Explore, Enjoy, and Protect the Planet

On The Trail — November 2011

Yellow Arrow: An Interesting Fall Experience

by Helena Kotala

Yellow Arrow Trail Overlook

Yellow Arrow Trail overlook · Photo supplied by Helena Kotala

Fall is an excellent time to go hiking. Not only are the leaves changing and turning vibrant shades of red, yellow, and orange, but the cooler temperatures and crisp sunny days are conducive to wandering in the forests and ridges of central Pennsylvania. The Yellow Arrow Trail, a spur of the Mid-State Trail in Rothrock State Forest near Spruce Creek, combines spectacular views and interesting terrain for a great fall hike.

The trail itself is only approximately a mile in length, but it goes up the side of Tussey Mountain and is fairly steep in areas. There also are a few areas that require scrambling over rocks.

You can choose to go out and back on this trail, or use Colerain Road, a gravel State Forest road, to make this hike into a 3-mile loop. There are parking areas at both the top and the bottom of the trail, so a hiker can choose where to start.

From the Colerain Picnic Area, off of State Route 45, hike up the mountain on Colerain Road for approximately 2 miles. There will be some steep drop-offs and ravines to your right, as well as a few great views of the valley below, and Brush Mountain/Bald Eagle Mountain to the west. The best view is from an overlook at a tight hairpin turn in the road.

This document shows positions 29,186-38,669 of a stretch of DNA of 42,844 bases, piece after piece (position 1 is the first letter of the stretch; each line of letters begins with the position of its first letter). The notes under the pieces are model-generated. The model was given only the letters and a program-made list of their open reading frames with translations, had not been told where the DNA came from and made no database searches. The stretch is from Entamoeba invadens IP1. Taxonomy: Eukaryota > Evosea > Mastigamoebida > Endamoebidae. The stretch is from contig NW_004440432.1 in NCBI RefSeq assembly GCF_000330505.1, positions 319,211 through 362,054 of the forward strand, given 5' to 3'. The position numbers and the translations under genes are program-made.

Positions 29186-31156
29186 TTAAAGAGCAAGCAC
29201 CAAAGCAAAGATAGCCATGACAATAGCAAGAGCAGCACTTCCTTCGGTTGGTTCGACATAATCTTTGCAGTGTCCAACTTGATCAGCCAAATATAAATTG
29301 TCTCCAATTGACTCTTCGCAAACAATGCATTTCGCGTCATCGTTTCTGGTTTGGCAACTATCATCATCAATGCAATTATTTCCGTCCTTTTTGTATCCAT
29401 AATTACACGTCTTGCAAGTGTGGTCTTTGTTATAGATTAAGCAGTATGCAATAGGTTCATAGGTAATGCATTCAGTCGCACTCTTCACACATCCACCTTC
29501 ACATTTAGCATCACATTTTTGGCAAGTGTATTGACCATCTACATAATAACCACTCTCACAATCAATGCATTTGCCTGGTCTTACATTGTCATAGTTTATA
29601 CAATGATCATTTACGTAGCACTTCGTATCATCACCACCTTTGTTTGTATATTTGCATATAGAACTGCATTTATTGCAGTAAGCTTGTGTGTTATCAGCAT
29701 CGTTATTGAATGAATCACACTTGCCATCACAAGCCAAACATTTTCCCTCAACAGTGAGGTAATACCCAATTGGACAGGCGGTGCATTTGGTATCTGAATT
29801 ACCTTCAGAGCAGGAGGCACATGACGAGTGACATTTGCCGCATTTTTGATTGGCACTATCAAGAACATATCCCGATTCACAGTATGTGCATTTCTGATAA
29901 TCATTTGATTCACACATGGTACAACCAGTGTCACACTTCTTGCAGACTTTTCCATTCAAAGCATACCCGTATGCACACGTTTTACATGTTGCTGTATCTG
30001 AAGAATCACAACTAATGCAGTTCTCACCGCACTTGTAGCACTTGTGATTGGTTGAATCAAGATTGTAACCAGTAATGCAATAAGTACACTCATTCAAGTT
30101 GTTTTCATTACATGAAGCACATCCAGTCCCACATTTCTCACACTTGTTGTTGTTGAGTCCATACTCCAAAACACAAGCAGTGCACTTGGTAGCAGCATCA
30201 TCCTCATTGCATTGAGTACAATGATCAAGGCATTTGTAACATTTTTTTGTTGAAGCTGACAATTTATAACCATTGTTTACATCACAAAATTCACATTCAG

At the top of the mountain, look for a small gravel parking area to the right of the road and some large rocks marking the entrance to the trail on the left. The trail is marked the entire way with blue blazes. Shortly after turning onto the trail, you will come to Indian Overlook — yet another spot with spectacular views. This is a great area to stop for a break or for lunch.

Continue on Yellow Arrow Trail in a southwesterly direction, and it will begin a series of switchbacks down the steepest part of the mountain. Take time to notice the various rock outcroppings along the narrow trail. Various species of conifers reside on the mountainside, including hemlock, table mountain pine (notice the spiky pine cones), white pine, and pitch pine.

After a while, the trail levels out a bit and begins a more gradual and less rocky descent. Before you know it, you will find yourself in a dense hemlock forest, a sign that the picnic area is once again nearby and the hike is complete. You will come out on Colerain Road, but the trail continues for a short distance across the road to emerge at the Colerain Picnic Area parking lot where you began. When you cross the road, there are no visible blue blazes marking the trail, but you will notice some large rocks marking the entrance to the trail, just likethe ones at the top of the mountain.

If you go: To find Yellow Arrow Trail from State College, take State Route 45 south for approximately 20 miles to Colerain Road. Turn left, cross a bridge over Spruce Creek, and you will be in the picnic area parking lot.


Helena Kotala is an undergraduate student in Geography at Penn State University and Outings Co-Chair for the Sierra Club Moshannon Group.